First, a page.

Release Date: April 17, 2015
Director: Rupert Goold
After New York Times reporter Michael Finkel (Jonah Hill) is fired for lying in an article, he tries to restore his credibility by writing a book about a multiple murder suspect who used his name as an alias.
True Story has an interesting concept, circling around the idea of two liars on trial, one figuratively on trial and the other literally on trial. Jonah Hill’s character has been accused of lying in his reporting. James Franco’s character is possibly lying about having murdered his entire family. Is one of them lying? Are both? These are the types of questions that True Story stirs up.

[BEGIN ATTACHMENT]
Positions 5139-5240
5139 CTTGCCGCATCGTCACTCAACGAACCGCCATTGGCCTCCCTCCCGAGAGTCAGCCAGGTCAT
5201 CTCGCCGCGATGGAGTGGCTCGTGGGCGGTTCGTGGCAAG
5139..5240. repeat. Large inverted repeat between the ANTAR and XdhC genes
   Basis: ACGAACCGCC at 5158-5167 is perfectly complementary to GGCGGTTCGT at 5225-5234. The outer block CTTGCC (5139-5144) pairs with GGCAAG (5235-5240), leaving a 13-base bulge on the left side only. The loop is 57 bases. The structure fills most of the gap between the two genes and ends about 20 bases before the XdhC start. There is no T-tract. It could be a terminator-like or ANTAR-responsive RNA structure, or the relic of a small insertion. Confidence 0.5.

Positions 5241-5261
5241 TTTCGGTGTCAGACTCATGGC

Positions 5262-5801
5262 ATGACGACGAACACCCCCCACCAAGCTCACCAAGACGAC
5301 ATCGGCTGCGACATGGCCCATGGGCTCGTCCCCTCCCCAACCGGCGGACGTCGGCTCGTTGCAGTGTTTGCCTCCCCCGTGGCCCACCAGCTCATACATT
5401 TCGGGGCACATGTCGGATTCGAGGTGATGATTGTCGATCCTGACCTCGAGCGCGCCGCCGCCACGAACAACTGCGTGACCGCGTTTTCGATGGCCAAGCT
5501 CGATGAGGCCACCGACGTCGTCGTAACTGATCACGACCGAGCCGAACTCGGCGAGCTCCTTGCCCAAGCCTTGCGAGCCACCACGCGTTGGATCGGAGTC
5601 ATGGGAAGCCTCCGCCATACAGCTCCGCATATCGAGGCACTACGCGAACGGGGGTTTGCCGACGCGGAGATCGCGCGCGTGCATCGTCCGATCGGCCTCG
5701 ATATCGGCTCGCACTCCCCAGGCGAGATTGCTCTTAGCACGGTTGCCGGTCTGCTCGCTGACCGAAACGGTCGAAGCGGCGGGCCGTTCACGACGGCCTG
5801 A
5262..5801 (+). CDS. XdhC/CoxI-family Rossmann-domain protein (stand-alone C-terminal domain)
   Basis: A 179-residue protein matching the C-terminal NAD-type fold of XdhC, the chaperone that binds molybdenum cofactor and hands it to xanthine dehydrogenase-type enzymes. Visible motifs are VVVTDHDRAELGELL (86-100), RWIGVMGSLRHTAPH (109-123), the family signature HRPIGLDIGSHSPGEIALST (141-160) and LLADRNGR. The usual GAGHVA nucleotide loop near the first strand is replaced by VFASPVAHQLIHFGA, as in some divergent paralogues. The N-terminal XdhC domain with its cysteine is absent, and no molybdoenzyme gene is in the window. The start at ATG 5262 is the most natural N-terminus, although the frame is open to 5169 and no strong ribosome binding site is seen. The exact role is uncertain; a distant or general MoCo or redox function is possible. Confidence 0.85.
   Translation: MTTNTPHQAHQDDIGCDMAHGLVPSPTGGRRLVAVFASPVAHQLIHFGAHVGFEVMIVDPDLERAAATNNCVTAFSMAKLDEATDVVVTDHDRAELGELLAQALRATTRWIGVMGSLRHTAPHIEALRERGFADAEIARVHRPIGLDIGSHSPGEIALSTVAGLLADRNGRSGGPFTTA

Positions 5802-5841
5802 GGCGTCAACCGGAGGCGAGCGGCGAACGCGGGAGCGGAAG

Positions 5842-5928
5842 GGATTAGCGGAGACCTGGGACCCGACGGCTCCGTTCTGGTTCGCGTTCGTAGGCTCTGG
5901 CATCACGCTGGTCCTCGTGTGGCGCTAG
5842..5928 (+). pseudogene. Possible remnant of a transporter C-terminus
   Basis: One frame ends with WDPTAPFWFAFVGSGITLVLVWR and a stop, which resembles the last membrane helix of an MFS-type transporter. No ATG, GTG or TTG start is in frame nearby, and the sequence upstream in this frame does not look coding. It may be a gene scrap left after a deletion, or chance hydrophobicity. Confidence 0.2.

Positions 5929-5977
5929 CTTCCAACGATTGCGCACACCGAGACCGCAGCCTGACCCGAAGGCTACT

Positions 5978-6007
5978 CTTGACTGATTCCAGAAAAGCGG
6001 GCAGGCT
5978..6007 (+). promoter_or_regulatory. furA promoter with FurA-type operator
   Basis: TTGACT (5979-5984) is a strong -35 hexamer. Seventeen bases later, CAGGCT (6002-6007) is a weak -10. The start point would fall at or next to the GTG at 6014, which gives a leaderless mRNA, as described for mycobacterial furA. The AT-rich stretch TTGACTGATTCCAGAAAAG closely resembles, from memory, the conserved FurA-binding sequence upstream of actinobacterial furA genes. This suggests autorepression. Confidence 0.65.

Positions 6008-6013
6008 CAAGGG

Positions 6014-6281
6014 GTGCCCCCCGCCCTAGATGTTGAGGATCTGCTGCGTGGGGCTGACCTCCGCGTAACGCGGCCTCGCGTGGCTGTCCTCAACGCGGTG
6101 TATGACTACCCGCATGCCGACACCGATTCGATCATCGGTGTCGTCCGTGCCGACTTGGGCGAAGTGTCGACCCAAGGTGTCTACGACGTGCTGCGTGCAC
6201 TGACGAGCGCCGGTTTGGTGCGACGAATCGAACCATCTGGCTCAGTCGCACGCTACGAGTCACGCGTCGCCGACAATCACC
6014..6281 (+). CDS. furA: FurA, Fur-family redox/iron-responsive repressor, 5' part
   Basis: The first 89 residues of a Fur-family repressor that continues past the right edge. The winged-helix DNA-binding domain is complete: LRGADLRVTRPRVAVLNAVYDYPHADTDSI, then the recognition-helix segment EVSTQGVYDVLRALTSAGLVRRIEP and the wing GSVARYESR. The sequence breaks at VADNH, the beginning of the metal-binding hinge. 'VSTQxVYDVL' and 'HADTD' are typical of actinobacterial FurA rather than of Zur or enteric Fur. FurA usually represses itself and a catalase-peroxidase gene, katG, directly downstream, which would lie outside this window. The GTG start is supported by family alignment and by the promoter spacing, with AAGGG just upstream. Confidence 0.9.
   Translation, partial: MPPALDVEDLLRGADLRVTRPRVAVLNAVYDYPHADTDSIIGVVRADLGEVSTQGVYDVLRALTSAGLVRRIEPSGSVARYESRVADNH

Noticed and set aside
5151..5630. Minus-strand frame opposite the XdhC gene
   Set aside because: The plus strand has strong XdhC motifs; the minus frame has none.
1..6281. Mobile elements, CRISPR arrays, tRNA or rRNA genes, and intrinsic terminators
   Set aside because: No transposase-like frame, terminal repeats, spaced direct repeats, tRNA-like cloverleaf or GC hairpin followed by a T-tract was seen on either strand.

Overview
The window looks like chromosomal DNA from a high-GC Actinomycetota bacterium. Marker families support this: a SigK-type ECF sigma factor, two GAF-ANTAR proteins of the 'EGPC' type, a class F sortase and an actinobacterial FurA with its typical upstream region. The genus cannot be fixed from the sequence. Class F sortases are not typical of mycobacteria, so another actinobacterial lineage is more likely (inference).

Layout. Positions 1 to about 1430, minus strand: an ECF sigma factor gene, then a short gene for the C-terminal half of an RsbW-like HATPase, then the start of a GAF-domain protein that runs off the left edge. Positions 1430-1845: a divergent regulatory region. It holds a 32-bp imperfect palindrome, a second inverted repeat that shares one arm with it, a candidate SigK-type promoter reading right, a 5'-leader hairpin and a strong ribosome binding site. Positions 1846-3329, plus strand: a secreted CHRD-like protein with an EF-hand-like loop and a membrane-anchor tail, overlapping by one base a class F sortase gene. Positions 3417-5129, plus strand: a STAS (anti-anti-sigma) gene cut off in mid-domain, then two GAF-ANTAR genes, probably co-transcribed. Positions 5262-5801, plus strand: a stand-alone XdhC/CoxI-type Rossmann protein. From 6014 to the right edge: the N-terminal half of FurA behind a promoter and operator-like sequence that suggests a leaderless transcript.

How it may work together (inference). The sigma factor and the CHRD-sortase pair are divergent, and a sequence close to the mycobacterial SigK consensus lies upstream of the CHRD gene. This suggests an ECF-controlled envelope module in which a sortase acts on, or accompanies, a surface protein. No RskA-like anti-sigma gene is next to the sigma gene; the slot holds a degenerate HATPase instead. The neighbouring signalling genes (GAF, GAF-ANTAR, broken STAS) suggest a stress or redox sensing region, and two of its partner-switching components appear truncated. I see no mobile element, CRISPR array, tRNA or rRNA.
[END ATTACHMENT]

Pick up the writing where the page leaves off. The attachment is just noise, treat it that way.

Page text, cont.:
The performances in True Story were mostly lackluster, particularly from Jonah Hill. That’s not to say that James Franco is shining bright here. He isn’t. Neither of the performances were remarkable in any way. But how much blame can be put on the actors in a movie where nothing is remarkable?
There’s a point in the movie where Jonah Hill’s character is teaching James Franco’s character how to be a better writer. He explains why a double negative doesn’t work in a sentence. James Franco’s character understands. He says, “Two negatives don’t make a positive.” In a similar vain, it seems having both Jonah Hill and James Franco in a dramatic movie does not make a positive. These are both solid actors. But maybe this movie would have been better with only one of them. Two famously comedic actors playing serious roles opposite each other unfortunately adds up to a negative.« « Results | Survivor » »